At breakfast with Humphrey this morning, I raved over the lovely feeling I was left with after reading Cotton Grass Lodge by DeNise Woodbury. I hoped he’d take the bait and want to read and review the book. I could certainly use some alone time in my office. His attempts at organizing my file drawer left something to be desired. Alcohol, probably.
“What is it about?” Humphrey asked, as he spooned up some oatmeal.
I watched him for a moment. It was almost ninety degrees at 8am, with an expected high in the triple digits. I was already dressed in shorts and a tank top. How could he eat oatmeal? British bears, watcha’ gonna’ do? “It’s a romance.”
“You might like it. The characters are lovely, very real, with flaws and all. And it’s set in Alaska—”
“Too cold,” he muttered. Then he adjusted his glasses and peeped over the top of them. “Didn’t we read another book about Alaska?”
“Yes, we did. But there are many books written about—”
“And this book would be different, how?”
“I didn’t say you had to read it.” I smiled softly, biding my time. “The setting is a lodge, the scenery is wonderful, and it has light aircraft, dogs, quirky people…oh, and bears.”
“Bears?” His back stiffened. “What kind of bears?”
“Oh, wild ones. In fact one comes right up onto the steps of the verandah and scares the guests, and the cook runs out and starts banging pans, and the bear falls down the steps and runs away, and—”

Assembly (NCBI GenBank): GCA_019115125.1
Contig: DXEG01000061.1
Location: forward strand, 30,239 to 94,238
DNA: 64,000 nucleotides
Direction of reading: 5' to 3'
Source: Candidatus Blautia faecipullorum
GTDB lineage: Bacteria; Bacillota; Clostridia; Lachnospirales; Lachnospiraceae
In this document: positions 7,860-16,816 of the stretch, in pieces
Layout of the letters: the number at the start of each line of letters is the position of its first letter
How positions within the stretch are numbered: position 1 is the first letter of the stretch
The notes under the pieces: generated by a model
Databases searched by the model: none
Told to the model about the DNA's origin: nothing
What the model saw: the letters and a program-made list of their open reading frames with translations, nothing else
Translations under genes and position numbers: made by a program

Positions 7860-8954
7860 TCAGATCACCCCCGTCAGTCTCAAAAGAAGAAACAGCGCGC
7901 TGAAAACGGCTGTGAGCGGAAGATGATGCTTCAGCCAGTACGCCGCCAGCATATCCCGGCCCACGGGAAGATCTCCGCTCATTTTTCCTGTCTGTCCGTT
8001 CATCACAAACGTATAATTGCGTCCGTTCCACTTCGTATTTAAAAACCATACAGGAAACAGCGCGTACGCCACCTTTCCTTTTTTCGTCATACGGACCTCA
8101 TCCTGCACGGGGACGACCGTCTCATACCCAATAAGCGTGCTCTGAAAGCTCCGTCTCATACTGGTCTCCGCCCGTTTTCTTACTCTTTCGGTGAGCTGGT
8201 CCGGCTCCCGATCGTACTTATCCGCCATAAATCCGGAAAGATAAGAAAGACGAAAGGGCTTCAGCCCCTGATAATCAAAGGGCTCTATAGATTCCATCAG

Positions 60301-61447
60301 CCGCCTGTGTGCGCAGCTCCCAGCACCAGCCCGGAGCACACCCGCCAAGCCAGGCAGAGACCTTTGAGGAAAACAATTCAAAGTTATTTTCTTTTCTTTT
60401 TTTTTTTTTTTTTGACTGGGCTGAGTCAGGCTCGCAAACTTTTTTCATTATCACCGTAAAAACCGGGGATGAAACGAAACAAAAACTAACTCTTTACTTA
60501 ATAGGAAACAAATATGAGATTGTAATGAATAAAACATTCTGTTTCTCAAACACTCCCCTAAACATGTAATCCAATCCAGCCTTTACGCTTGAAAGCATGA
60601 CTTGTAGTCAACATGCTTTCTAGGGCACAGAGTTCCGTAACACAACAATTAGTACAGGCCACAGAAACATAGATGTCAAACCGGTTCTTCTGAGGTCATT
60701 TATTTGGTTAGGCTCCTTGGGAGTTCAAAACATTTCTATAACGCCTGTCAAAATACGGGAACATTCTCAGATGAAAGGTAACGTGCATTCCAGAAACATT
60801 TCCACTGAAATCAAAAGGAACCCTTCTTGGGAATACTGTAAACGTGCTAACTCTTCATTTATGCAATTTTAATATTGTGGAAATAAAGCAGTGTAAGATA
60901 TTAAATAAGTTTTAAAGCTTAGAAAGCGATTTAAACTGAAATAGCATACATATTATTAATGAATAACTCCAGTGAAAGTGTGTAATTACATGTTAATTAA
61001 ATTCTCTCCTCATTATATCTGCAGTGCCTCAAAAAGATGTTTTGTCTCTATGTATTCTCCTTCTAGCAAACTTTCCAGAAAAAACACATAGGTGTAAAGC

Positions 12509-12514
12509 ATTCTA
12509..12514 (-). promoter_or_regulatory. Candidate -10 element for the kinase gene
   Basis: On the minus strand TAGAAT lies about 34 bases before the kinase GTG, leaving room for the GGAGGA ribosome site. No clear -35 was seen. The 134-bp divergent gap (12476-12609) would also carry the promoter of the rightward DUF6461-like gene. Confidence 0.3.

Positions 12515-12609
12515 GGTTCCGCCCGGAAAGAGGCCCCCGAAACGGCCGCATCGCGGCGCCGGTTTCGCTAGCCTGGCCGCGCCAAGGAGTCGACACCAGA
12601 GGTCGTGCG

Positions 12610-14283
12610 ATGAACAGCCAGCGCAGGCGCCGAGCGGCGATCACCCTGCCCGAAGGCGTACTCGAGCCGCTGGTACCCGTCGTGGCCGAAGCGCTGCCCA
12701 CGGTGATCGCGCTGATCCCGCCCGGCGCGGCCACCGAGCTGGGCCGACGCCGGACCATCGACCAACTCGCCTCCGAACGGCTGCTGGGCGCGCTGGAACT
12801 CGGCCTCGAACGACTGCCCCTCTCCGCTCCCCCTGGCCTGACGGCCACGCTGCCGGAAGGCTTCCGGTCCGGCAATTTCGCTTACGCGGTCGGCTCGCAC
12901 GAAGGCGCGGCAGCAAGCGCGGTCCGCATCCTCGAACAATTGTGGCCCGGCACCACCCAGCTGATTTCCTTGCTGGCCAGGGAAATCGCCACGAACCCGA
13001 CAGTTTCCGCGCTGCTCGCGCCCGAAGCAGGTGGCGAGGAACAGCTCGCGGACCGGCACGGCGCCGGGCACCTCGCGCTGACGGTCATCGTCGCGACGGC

“I hardly think that is a laughing matter.” Humphrey carried his bowl to the kitchen. “Where is the kindle?”
A few minutes later, I smiled as I worked on my latest story. Ah, the peace and quiet. Hours later I realized I’d worked right through lunch. I figured I’d better go check on the grumpy old bear.
“Shush,” he said. “Almost done.”
I went down the hall to the loo and then came back and sat on the couch. Humphrey was looking dazed, and the kindle was nestled in his lap. “Did you…what the? What are you wearing? And why do you have a bottle of beer? You don’t drink beer, you drink whisky and sherry and champagne.”
He stroked the blue jacket. “It was cold and I needed something manly, more rugged.”
“So you stole Cathy’s jacket?”
I shook my head. Poor Cathy was stripped of her clothing. “And the beer?”
“The beer goes with the jacket, and the story.” He pushed the recliner back and I almost expected to see sturdy work boots instead of white fluffy toes. “You’re right. It was excellent. A man’s book, rugged and full of adventure, but with a tender ending. Nice love story.”
“I’m glad you liked it.” I looked around. “I’m guessing no Fig Newtons were eaten.” His stare was penetrating but his eyes seemed out of focus. Maybe he had a buzz going.
Humphrey cleared his throat. “I only had one issue. The bear didn’t have a character arc.”
“What? The bear wasn’t a player, he was—”
“He most definitely was. Such regal bearing, and then she let him topple down the stairs and he never reappeared.” Humphrey furrowed his brow and looked off into the distance. “I’d still give it four paws though. But tell her, this Ms. Woodbury, that in future books we would all appreciate a little more bear.”
“I’ll get right on that, Humph. I’ll email her.”
“Tell her I liked it, a lot. I highly recommended it. Interesting characters. Four paws, you can’t get better than that.”
Bio: DeNise Woodbury had the opportunity to live in Alaska in 1993. She later met her husband and now lives in Knik, Alaska with Mr. Wonderful, the cat from hell, and a big garden. She can be contacted at email@example.com
Cotton Grass Lodge is available at: www.thewildrosepress.com
and Amazon, and in all formats.: http://tinyurl.como4qsxb5